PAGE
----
Between Girlfriends by Elizabeth Dean

Publisher/Date:  Kensington Publishing Corporation, May 2004
Genre:  Romance
Pages:  264

Rating: ★★★★☆ 

Elizabeth Dean has become one of my favorite authors. Her uproarious first novel, It’s in Her Kiss, paired a contemporary theme with an intelligent storyline, and created a first-rate book.

And BETWEEN GIRLFRIENDS is no different.

This story is about the lives of four lesbians who are smart, attractive and very with-it. Gracy is the narrator, a freelance writer who meets Blair, Parker, and Leslie at a New Year’s Eve Party. The four become fast friends and soon share everything – their lives, their loves, their joys, and their pains. It’s touching to find a group of hip lesbians, but I’m not quite sure how realistic.

Lesbians do bond quickly; in fact, it’s the basis of most of our relationships: quick, quick, and quicker. Yet I’m not quite sure how often a group of this make up comes together. Let’s see. There’s Gracy, a writer (white); Parker is a rich, white businesswoman with a horny appetite; Lindsey (white) is a lawyer who doesn’t take many risks in life, and Blair is a black schoolteacher who is so prudent and prissy. Could this makeup really happen? I guess. I do applaud Dean for showing and embracing diversity. Some “authors” wouldn’t dare take that chance.

Beyond that, the novel was highly entertaining. I loved the jokes, the witty banter and the discussion of today’s lesbian lifestyles. A lot of their points I agreed with wholeheartedly, like how lesbians move fast in relationships, how to find a “single” lesbian with no issues, and how lesbians never quite seem to let go of their exes. I just really had a lot of fun with this book. The story was truthful in its observations of our species, but didn’t take itself too seriously.

In fact, I could call Between Girlfriends the lesbian Sex and the City.

Oh wait, we already have The L Word.

Reviewed March-April 2006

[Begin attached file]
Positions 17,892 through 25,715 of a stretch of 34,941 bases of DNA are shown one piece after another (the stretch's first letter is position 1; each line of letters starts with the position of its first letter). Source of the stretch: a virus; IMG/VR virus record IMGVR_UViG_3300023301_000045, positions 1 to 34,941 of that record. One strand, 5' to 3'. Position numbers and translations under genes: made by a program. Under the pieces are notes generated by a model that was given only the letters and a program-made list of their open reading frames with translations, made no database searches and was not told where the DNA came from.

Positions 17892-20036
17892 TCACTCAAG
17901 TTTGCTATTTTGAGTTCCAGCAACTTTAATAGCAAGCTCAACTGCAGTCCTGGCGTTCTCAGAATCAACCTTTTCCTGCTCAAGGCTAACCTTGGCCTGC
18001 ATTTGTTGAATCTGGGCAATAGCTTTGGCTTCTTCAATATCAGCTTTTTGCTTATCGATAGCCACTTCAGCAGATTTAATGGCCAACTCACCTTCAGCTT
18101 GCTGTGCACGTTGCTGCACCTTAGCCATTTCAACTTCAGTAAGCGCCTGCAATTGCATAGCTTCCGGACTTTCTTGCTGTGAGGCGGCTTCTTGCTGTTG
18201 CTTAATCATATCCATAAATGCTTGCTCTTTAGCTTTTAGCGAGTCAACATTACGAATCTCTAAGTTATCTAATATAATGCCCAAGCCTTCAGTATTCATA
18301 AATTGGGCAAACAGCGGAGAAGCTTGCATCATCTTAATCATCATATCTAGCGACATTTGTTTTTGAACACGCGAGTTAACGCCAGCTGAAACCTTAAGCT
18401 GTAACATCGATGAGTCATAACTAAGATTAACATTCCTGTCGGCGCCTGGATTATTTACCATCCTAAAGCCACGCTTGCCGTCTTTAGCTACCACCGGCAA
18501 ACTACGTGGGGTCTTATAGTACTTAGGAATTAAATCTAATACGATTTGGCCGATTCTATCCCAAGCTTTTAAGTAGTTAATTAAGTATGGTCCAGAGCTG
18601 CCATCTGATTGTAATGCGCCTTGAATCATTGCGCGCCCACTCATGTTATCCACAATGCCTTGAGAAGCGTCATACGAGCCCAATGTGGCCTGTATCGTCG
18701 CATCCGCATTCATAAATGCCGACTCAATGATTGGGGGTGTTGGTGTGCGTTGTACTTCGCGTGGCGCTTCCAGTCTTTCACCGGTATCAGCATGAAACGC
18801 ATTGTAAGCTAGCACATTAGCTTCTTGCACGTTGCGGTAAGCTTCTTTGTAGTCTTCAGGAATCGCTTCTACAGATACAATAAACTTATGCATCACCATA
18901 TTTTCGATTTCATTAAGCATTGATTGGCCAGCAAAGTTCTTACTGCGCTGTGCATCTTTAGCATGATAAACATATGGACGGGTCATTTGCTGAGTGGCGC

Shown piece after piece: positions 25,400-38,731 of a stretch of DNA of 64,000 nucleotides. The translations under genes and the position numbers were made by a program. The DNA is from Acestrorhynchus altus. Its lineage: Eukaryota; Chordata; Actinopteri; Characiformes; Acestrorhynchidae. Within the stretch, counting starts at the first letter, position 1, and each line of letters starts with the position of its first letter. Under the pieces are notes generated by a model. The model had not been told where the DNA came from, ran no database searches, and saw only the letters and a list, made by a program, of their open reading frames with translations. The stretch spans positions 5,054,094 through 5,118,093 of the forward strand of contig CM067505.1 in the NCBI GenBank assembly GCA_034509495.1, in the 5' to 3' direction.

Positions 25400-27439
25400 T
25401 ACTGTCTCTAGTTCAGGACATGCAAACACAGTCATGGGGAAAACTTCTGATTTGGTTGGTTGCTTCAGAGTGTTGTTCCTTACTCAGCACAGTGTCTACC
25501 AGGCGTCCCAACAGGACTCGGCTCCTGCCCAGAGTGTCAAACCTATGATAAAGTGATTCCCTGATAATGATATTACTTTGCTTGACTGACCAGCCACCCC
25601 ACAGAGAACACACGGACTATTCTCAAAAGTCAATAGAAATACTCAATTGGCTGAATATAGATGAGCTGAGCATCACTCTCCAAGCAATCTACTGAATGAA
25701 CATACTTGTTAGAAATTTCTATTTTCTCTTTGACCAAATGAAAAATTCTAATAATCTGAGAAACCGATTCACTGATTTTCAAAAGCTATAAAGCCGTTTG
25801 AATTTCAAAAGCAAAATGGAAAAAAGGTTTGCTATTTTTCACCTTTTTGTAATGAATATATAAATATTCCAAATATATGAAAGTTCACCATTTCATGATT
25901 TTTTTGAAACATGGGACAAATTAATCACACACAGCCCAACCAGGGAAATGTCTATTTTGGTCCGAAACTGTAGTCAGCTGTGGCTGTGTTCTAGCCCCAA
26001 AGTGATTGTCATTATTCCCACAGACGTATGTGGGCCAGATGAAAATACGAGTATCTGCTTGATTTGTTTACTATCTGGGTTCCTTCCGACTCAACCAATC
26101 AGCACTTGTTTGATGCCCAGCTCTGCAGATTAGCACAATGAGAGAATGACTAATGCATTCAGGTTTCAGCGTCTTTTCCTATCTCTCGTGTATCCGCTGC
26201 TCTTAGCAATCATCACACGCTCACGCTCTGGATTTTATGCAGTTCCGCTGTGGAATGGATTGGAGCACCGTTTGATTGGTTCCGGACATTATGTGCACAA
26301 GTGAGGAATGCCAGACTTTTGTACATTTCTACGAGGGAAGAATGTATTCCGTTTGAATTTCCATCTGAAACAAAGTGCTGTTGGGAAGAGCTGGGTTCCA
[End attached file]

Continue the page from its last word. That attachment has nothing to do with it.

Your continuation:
He Had It Coming by Camika Spencer

Publisher/Date: St. Martin’s Griffin, Sept. 2004
Genre:  Mainstream Fiction
Pages:  212

Rating: ★★★★☆ 

Arrogant, misogynistic Marcus Brooks gets more than he bargained for in HE HAD IT COMING, Camika Spencer’s tale of sweet revenge by the hands of five fed-up women.

Marcus is a fiction writer who’s made best-sellers lists by creating books about sistahs being the black man’s burden. Haunted by memories of his own bitter mother, he believes women are no-good, manipulative creatures. How else could one explain the title of his next book, Bitches, which is inciting women to protest?

Raylene, Naomi, Gwena, Thelma and Latice, all members of the Second Pew Book Club, planned to stand with thousands of other disgruntled women. But when a chance meeting with Marcus leads to a horrible incident involving a homeless woman, the five friends hatch a better plan: kidnap him and teach him a lesson he’ll never forget.

The ladies, who praised Marcus Brooks’ first novel, now feel his attitude has gotten out of hand and he needs to be put in check. So they subdue him and take him to Thelma’s house where they handcuff him to pipes underneath the kitchen sink. At first, their plan is to make him write another novel to replace Bitches, but that plan is quickly abandoned. The ladies realize that holding Marcus is more difficult than they imagined, especially since they have to take shifts to watch him and he’s berating them at every turn.

And along the way, each woman is dealing with her own personal issues. Raylene caught her fiancé, a preacher no less, getting busy with another church member; Naomi takes her hard-working husband for granted, while Thelma’s substituting human love with the affections of a dog; Latice can’t deal with her wanna-be-grown son; and Gwena’s hasn’t told her girls that Marcus is a man from her past.

Then the worst happens. When they finally agree to let Marcus go, he’s already freed himself by breaking the handcuffs – and all hell breaks loose.

Spencer writes an intriguing book full of humor, suspense, and plain old fun. It also brings honest conversations about women and men. He Had It Coming is not a lesbian novel, but the camaraderie of the five women is one to be admired. It proves a black man is no match for a strong black woman – especially five crazy ones.

Reviewed November 2005